The blockchain revolution is coming, but you might not see it. That’s the view of Brian Behlendorf, executive director of the Linux Foundation’s Hyperledger Project.
Speaking at the TC Sessions: Blockchain event in Zug, Switzerland, Behlendorf explained that much of the innovation that the introduction of blockchains are primed to happen behind this the scenes unbeknownst to most.
“For a lot of consumers, you’re not going to realize when the bank or a web form at a government website or when you go to LinkedIn and start seeing green check marks against people’s claims that they attended this university — which are all behind-the-scenes that will likely involve blockchain,” Behlendorf told interviewer John Biggs.
“This is a revolution in storage and networking and consumers.”
As for where blockchain might make a big impact, Behlendorf said he believes that the area of online identity is particularly ripe for change. Rather than relying on central systems such as Facebook or Twitter to hold information, blockchain solutions can potentially store information more securely and with more utility thanks to self-sovereign ID systems.
“That’s what gets me up in the morning more than almost every other use case,” Behlendorf said. “I think we’ve got something of a solution but’s only going to work if the end user experience of managing your identity and your personal data is made easy and made fluid. It [has to] feel something like your wallet when you pull out your driver’s license and show it.”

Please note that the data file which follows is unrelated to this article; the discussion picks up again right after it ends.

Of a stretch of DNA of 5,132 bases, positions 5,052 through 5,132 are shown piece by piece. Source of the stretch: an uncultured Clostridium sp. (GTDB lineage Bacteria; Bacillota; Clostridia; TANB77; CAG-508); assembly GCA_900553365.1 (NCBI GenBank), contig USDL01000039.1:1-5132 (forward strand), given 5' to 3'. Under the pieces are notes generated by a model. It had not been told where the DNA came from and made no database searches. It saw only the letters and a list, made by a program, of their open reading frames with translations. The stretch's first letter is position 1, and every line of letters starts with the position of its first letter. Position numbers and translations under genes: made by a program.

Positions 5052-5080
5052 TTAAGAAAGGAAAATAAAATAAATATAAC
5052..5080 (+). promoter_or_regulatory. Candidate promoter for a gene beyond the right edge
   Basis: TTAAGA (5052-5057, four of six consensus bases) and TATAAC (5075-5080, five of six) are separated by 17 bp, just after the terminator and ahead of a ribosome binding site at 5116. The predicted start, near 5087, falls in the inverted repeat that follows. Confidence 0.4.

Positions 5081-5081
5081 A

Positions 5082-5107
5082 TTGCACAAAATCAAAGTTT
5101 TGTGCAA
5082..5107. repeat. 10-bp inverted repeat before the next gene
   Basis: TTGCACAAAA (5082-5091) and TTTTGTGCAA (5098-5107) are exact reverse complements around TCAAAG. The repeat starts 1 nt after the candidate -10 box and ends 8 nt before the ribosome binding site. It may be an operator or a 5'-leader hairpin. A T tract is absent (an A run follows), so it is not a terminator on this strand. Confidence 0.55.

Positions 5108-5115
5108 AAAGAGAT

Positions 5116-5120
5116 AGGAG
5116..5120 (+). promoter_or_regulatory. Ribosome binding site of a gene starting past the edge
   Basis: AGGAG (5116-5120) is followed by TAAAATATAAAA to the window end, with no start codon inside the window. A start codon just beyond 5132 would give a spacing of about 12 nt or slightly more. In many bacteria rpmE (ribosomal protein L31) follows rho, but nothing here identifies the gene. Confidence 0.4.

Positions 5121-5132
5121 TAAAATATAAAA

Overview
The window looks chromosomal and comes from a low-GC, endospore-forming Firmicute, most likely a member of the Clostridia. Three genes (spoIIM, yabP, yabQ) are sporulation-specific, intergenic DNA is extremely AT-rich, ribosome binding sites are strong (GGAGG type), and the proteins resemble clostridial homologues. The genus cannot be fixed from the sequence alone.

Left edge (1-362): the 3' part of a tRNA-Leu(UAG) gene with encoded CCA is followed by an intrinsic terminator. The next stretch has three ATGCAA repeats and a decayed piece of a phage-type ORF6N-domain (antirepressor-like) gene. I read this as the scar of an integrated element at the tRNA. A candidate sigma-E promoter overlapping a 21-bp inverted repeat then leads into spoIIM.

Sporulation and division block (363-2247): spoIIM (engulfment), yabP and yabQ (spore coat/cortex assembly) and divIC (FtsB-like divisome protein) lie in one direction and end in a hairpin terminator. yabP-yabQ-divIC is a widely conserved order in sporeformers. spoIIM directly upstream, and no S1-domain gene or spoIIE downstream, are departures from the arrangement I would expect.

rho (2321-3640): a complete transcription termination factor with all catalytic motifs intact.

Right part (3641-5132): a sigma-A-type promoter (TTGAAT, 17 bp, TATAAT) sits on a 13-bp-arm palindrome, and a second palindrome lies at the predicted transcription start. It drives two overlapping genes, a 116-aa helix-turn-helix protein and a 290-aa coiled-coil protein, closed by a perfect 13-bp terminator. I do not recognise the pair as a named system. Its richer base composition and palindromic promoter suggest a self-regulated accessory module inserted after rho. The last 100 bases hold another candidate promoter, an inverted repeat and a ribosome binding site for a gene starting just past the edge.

Hyperledger is providing the framework and tools that the foundation hopes will enable innovation in the blockchain space, and Behlendorf said that it currently has around 10 code bases, of which two are in production use with eight additional frameworks to build blockchains. He added that there are more options coming, thanks to Hyperledger focus on “organic” development ideas.
It might seem like an irony that blockchain projects, which can raise enormous amounts of money via token sales, are basing the technologies that power their businesses on open source tools, but Behlendorf said there’s nothing new in that situation versus how the Linux Foundation traditionally operates.
“There might be a few developers who get involved to improve their skills and reputation but the vast majority work on it because their business is investigating it, wants to use it or to do a pilot, so they have a responsibility to make sure it works,” Behlendorf explained.
“For them, knowing other companies are using it and making a profit is fine,” he added. “In fact, it’s a good thing.”
Community spirit is very much the focus, and Hyperledger has had to intervene in the rare cases that members have taken things too far.
“What you want to protect against is any one company benefitting from the brand or reputation that the community creates in a way that is unfair. So we do things like we protect the trademark… because that confuses the marketplace,” Behlendorf said.
“But we want to see companies building services on top of this. In fact, it’s essential to make this a virtuous circle.”